Composition over Inheritance

A lot can be learned about software development by playing retro games.

Tetris, for example, was a popular puzzle game back in the '80s. If you don't know what Tetris is (maybe you weren't born yet?!) let me quickly catch you up!

The whole point of the game is to complete as many lines as possible using a series of blocks that dropped from the top of the game board. Completing lines will clear the blocks from the board making space allowing you to play longer - and obtain a higher score.

It sounds easy, but let me tell you... it can get pretty intense when the board starts filling up with blocks and all you're trying to do is not freak out!

Now you may be thinking: "What can Tetris teach us about software development?"

In Tetris the whole goal of the game is to compose shapes together. You could say, the goal of the game is to create a new shape: a Complete Line, using existing shapes .

Likewise, in programming, we are often creating something new by utilising existing components. In both cases we combine existing components to create what we need.

This principle is called: Composition.


Composing objects together (which may be composed of other objects themselves) is a powerful way to build complex systems with a high degree of flexibility and modularity.

If we were to pretend our CompleteLine was an object, we could say: "our completed line has four shapes".

Composition creates a "has a" relationship while inheritance is useful for modelling an "is a" relationship.

When we want to compose other objects together, just like shapes and Tetris, to achieve the functionality we want: this is Composition.


What can we learn about Inheritance from retro games?

Let's think about... Mario!

In most Mario games, when Mario obtains a Power Up (such as a Fire Flower or a Super Mushroom) he gains a specific ability or enhancement.

However, he can only have one power up at a time.

This limitation of a single Power Up mirrors the restrictions of Single Inheritance.

In some programming languages a class can only inherit from one superclass at a time.

This creates a hierarchy where subclasses inherit the properties and behaviours of only a single parent class.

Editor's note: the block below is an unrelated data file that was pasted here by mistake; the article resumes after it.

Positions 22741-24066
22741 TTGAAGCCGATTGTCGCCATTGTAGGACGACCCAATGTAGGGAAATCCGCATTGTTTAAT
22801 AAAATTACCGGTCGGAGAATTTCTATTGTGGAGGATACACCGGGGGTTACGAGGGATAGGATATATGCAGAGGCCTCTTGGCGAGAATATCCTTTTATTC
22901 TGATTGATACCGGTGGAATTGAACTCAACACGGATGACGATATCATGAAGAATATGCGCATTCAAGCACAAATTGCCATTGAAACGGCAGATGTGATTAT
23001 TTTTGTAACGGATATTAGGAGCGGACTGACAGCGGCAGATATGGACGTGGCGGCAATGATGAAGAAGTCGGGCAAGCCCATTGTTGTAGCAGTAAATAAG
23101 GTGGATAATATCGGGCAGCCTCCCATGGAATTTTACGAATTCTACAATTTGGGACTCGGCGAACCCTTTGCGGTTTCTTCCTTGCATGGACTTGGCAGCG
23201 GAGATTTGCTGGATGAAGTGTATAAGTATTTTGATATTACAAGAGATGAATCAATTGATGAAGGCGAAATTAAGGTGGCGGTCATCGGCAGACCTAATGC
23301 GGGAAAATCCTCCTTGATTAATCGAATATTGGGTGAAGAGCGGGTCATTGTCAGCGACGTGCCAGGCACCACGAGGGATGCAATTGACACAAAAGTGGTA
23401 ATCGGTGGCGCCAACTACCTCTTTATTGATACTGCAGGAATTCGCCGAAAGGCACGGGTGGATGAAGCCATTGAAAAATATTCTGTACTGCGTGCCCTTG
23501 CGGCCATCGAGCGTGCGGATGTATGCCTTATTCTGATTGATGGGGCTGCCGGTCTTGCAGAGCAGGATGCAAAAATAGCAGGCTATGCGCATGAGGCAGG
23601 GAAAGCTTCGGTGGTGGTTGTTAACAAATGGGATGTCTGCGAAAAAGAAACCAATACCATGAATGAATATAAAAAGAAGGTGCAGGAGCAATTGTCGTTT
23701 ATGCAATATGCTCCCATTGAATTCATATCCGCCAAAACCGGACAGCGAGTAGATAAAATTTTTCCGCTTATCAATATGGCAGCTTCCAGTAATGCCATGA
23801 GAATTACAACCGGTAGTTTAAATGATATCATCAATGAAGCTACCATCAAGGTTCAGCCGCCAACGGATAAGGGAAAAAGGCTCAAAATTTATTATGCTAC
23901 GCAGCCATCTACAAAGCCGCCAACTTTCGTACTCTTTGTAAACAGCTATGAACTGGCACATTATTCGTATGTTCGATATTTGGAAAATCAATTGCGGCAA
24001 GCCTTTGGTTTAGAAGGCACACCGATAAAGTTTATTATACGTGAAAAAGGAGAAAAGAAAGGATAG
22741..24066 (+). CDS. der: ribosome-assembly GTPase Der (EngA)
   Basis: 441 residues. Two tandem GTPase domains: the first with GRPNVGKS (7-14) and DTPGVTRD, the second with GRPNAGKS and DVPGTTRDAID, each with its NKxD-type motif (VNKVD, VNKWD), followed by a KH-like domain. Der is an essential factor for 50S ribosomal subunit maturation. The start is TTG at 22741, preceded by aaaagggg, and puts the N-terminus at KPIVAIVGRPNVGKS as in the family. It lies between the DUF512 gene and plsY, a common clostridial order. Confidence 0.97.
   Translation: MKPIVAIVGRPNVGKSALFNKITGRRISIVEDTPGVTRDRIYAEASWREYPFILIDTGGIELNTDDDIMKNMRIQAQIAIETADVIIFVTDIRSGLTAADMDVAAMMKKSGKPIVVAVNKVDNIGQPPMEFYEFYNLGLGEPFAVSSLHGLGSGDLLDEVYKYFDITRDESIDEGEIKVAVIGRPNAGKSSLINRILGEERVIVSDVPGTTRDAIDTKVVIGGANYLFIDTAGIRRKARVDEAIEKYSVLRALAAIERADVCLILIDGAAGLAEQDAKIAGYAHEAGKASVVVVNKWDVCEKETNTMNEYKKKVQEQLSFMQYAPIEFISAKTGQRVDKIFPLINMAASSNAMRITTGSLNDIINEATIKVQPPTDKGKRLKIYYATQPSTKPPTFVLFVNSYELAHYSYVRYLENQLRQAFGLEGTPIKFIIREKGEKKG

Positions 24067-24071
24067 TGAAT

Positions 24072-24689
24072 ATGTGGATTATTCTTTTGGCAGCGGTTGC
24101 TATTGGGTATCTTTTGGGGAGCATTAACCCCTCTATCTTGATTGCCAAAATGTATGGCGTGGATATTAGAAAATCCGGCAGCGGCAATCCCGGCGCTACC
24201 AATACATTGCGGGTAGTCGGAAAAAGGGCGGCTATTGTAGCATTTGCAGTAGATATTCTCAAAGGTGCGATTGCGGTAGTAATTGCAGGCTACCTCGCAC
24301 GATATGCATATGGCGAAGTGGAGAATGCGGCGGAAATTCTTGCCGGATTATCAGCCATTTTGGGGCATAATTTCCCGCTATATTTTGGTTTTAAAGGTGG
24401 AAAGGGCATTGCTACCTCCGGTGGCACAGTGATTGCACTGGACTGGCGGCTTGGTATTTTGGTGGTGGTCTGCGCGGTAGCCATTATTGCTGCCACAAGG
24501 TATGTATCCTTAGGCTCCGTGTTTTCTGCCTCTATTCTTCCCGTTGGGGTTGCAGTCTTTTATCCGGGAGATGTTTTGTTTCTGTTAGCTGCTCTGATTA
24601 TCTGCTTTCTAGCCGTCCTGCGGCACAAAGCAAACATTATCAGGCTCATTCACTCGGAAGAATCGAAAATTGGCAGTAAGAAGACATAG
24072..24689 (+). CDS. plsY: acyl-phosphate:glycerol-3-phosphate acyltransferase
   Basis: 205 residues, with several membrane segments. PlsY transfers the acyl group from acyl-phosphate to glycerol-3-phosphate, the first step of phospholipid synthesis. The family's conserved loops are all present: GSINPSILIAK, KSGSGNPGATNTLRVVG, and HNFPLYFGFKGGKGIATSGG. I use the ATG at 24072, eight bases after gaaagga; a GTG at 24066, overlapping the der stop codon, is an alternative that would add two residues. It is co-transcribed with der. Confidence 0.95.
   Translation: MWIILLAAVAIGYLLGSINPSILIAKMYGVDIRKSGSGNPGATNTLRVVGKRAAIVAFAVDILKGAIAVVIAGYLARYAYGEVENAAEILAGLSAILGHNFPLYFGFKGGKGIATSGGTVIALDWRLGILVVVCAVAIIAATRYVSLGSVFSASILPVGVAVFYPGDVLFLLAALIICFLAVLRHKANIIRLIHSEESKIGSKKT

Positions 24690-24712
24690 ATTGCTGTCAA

As we mentioned when explaining Composition.

Inheritance creates an "is a" relationship.

Super Mario
is a
Fire Mario
is a

And so on.

Inheritance is when we design our types around what they are - and can be an intuitive way to model a simple system.

So, how come people often say we should: "Favour Composition over Inheritance?"

The main arguments for choosing Composition over Inheritance primarily revolve around the maintainability and flexibility of a system once it starts to grow.

#Separation is not Organisation

A reason often stated why we should prefer Composition over Inheritance is the ability to promote code reuse. However, I don't believe Composition should be the reason we separate code.

Scott Yu-Jan describes this perfectly in the intro to one of his videos:

They just kinda divide up your stuff into smaller units of mess.

If we considered composition as being the driving factor for creating smaller units of code, we would end up with the programming equivalent of a drawer organiser.

Would we have smaller units of code? Yes.

Would we still have a mess? Yes!

It's for this reason I don't believe Composition to be a good driving factor for code reuse.

Instead I believe it's following the Single Responsibility Principle that helps us build smaller units that can later be composed together. Smaller units of code that adhere to the Single Responsibility Principle are easier to maintain and easier to update. They are more flexible because they were designed to do one thing and do that one thing well!

Composition's role is to help us take advantage of these existing smaller units of code - not define them! It's what allows us to build more complex functionality in ways inheritance can't.

Inheritance is also one of the strongest possible types of coupling. Changes to a base class can inadvertently affect the functionality of its child classes.

How often does this happen?

Well, it happens often enough to be called: The Fragile Base Class Problem.

#The Fragile Base Class Problem

Let's explore what this means by using the ghosts from Pacman.

Imagine a ghost base class with four other ghost subclasses. If we were to introduce a change to the ghost base class - all subclasses would be impacted.

Composition however would provide us with Object Containment - reducing the impact of changes.

Instead of using Inheritance to reuse code, we can use Dependency Injection and utilise Composition instead. We also spoke about Single Responsibility earlier, too.

That's two of the five SOLID principles.

I'll be covering the SOLID principles in more depth in future content, but for now - seems like it's game over for inheritance, right?


Would I advise you to favour Composition over Inheritance?

Yeah, I would - because of all the reasons mentioned above. But not all inheritance is bad and we should not blindly avoid it. Composition and Inheritance are just tools.

Instead, I love this perspective from Mathias Verraes on defining heuristics on when, and when not, to use Inheritance: